MONTREAL – A Quebec mountaineer made a last minute call to leave an expedition in Pakistan just hours before Islamic militants killed the remaining 10 climbers and a Pakistani guide.
The attack, considered one of the worst against foreigners in Pakistan to date, took place last weekend at a remote base camp in Gilgit-Baltisan, near the summit of Nanga Parbat.
“I can only be grateful to be alive today.”
Gabriel Filippi, an experienced mountaineer, left for Pakistan earlier in June with plans to climb Nanga Parbat, but at the last minute, the Montreal resident changed his mind.
“I came to the conclusion that my family was worth more than risking my life for a summit,” he told Global News in an email.
Widely known as “killer mountain” because of numerous mountaineering deaths in the past, it’s also dubbed the “king of the mountains” in Arabic, as its elevation reaches over 8,000 meters (26,660 feet). It’s the world’s ninth-highest mountain.
Many foreign tourists stay away from Pakistan because of the country’s reputation as being a dangerous place, although a small number of foreigners visit Gilgit-Baltistan during the summer to take in the towering peaks in the Himalayan and Karakoram ranges, including K2, the second-highest mountain in the world.
“I would place family as priority number one. So I climbed down and left base camp for a 23-hour non-stop of trekking, Jeep ride and car ride through the mountains to finally reach Islamabad. I got the terrible news as I disembarked from the plane in Montreal on Sunday afternoon,” said Filippi.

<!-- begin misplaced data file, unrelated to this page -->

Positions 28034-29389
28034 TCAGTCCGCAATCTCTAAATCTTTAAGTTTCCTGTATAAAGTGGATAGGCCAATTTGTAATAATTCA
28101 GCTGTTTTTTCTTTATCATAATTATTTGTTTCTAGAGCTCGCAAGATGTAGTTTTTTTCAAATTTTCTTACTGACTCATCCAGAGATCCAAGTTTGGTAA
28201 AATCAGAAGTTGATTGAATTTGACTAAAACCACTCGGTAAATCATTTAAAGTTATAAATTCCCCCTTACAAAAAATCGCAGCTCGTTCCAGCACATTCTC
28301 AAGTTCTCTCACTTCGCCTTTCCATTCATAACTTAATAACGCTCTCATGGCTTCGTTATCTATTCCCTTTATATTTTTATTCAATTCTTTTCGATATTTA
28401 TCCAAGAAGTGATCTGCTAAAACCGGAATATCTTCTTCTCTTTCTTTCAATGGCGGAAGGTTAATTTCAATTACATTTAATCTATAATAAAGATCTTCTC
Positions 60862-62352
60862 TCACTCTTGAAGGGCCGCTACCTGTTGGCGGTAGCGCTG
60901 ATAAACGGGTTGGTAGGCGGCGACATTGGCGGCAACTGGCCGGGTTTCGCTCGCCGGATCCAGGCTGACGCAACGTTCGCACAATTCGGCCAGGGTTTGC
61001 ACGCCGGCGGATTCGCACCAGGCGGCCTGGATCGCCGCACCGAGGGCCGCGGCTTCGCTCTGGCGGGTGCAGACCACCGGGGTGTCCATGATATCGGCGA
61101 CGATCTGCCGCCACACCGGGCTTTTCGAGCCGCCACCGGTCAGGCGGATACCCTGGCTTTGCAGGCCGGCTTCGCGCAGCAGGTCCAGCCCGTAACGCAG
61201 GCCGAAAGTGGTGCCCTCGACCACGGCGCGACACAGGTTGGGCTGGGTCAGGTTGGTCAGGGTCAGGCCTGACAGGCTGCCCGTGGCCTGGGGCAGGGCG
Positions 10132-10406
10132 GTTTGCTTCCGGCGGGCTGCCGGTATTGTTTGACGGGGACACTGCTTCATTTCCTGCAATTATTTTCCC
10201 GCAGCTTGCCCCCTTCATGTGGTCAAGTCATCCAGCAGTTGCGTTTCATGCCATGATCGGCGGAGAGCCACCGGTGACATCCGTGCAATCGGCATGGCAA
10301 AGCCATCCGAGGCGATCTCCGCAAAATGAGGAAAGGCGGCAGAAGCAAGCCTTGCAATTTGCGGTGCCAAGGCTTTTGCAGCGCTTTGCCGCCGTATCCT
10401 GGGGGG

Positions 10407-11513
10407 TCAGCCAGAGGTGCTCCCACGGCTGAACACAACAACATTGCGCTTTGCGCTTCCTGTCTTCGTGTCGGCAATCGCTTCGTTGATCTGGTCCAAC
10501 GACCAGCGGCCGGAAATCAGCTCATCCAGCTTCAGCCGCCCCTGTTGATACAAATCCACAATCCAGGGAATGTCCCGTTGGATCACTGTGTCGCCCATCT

“I can only be grateful to be alive today and reunited with my family and friends.”
The Pakistani Taliban claimed its Jundul Hafsa faction carried out the attack at Nanga Parbat to avenge the death of their deputy leader Waliur Rehman, in a U.S. drone attack on May 29.
According to the Alpine Club of Pakistan, around 15 gunmen attacked the camp at around 11 p.m. Saturday. The mountaineers were beaten and their money, cell and satellite phones were taken away.
Some climbers and guides were able to run away, and those that weren’t were shot dead. The one guide that survived, Sawal Faqir, was able to hide a satellite phone, eventually using it to contact authorities.
“Losing 10 friends at once is not an easy situation to deal with,” said Filippi on Wednesday.
“I am living this tragic moment in solidarity with my climbing partners who witnessed the bloodshed left by the Taliban. They have come back to base camp and are now returning home and are dealing with this horrific situation on a personal level.
“My thoughts and prayers are going to the family and friends of the lost ones.”
“Losing 10 friends at once is not an easy situation to deal with.”
“The 11 Nanga Parbat murders are considered one of the worst attacks on foreigners in Pakistan in the last decade.
A suicide attack outside a hotel in the southern city of Karachi killed 11 French engineers in 2002. In 2009, gunmen attacked the Sri Lankan cricket team in the eastern city of Lahore, killing six Pakistani policemen, a driver and wounding several players.
– With files from Zarar Khan And Sebastian Abbot, The Associated Press
© 2013 Shaw Media